GROTON, Conn. – At the New London Veterinary Treatment Facility onboard Naval Submarine Base (SUBASE) New London, military working dogs and the beloved pets of military members, retirees and families alike are kept healthy and happy.

Unique among SUBASE New London tenant commands, the veterinary facility is run by the U.S. Army, which provides veterinarians to all branches of the military, much the way the Navy supplies medical personnel to the Marine Corps.

“We are a veterinary treatment facility, which is the second highest level of veterinary centers the U.S. Army offers,” said Capt. Laura Nelson, officer in charge of the facility. “It means we can see anything from sick calls to surgeries, radiographs, basic ultrasounds. And then we sign international health certificates without endorsement of state veterinarians. We can save people up to $300 in the process of doing international health certificates.”

Nelson escorted a gentleman named Francis Jaboury and his dog, Coco, a Chesapeake Bay Retriever, into an examination room and put her stethoscope to Coco’s belly checking his vitals while the dog panted cheerfully.

“All these people transferring here have no idea about this clinic,” said Jaboury. “I have been coming here for 15 years! Use the base veterinarian. They’re great people and it’s 40 to 60 percent cheaper than places off base.”

Across the hallway in another exam room, Spc. Chelsey Justice was getting her puppy, Winry, her first shots. Despite being only 11 weeks old, Winry was already a large dog filled with energy. Holding her tightly so Dr. John Turco, one of the facility’s civilian personnel, could inspect her, Justice spoke about her puppy.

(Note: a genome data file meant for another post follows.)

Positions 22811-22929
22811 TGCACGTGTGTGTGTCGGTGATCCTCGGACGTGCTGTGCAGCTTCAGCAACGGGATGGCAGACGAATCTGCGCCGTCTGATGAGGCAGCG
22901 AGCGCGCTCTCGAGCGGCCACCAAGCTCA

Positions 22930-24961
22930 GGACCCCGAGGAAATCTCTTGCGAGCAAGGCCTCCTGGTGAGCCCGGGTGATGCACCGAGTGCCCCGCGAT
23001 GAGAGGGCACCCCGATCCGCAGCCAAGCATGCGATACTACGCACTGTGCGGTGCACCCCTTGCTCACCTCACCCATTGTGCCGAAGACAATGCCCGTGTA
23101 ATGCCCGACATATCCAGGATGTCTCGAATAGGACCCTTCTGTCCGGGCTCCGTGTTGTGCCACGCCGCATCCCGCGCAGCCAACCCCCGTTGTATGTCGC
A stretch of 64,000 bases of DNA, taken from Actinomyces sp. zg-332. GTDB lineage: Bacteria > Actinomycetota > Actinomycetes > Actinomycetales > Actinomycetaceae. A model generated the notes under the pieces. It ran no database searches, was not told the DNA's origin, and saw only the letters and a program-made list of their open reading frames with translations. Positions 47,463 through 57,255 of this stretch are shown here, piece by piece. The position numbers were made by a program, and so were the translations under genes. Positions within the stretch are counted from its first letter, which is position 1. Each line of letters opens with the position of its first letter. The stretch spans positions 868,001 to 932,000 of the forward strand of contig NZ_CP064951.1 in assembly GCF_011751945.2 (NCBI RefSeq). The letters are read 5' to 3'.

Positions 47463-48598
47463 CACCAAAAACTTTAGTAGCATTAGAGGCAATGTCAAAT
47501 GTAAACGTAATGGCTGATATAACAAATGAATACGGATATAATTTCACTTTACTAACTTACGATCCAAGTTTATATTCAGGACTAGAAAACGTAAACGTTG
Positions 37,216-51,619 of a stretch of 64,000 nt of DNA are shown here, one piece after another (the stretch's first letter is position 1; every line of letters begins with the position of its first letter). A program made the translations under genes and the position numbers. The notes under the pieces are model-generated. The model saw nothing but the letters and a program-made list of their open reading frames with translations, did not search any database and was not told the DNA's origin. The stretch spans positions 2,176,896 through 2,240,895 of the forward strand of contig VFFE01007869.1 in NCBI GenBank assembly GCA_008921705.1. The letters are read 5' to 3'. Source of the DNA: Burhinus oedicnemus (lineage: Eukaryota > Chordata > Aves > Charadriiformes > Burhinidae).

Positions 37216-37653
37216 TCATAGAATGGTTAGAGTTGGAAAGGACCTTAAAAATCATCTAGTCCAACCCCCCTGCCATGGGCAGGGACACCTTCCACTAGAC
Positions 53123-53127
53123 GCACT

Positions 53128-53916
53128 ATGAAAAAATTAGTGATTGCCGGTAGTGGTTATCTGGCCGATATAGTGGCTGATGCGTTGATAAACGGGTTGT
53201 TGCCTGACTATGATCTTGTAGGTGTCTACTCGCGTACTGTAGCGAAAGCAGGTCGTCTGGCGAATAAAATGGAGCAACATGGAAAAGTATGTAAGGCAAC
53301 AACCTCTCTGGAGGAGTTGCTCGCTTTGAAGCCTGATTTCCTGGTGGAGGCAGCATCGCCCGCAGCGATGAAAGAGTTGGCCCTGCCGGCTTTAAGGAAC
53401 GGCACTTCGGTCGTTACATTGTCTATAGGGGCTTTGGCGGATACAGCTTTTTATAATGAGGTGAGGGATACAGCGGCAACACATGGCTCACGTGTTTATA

“She’s an Australian Sheepdog,” said Justice. “I got her when I was stationed down in Texas. They’re everywhere down there. She loves peanut butter, so we’re going to put some peanut butter on the table so she’ll be too busy licking that to notice she’s getting her shots.”

Justice put some peanut butter on a tongue depressor and smeared the dollop onto the metal exam table. Eyes wild with excitement, Winry plopped down, all four legs spread, and eagerly lapped the treat up.

“She does this all the time at home,” said Justice. “She just sploots across the floor!”

Turco came in and gave Winry her shots. The puppy never noticed she was being pricked as she eagerly licked up the tasty treat from the surface of the table.

“My main job is to tend to privately owned animals of active duty and retired military, as well as being a backup for military working dogs,” said Turco. “A typical day is not always typical. We can foster many different phone calls from clients with animals who are sick and vomiting to just regular preventative maintenance for dogs and cats.”

After the shots were administered and the peanut butter was gone, Winry looked up at Justice and Turco, sniffing the air and hungry for more.

“We don’t even have to clean the table now,” said Turco with a laugh.

The treatment facility is open to anyone with base access and provides all the services a typical veterinary clinic would offer, and cheaper.

“I always say if you can go to the Branch Health Clinic, you can come here,” said Nelson. “Active duty, national guard, reservist, anybody who is retired or a dependent can bring their pets to this clinic. We save people 40 to 60 percent of what they would have spent at a civilian clinic. For example, our surgery suite should be open by the end of the calendar year and I can neuter or spay for half the price. We sell over the counter flea and tick prevention, heartworm prevention, we have all your basic medications, including pain management for your older creatures who have arthritis.”

The New London Veterinary Treatment Facility is open Monday through Friday from 8 a.m. to 4 p.m. except on the first Friday and last working day of every month, when it is open from 8 a.m. to noon. The clinic is located next to the base commissary on Grayling Ave. For more information, call 860-694-4291 or go online to

Connecticut Media Group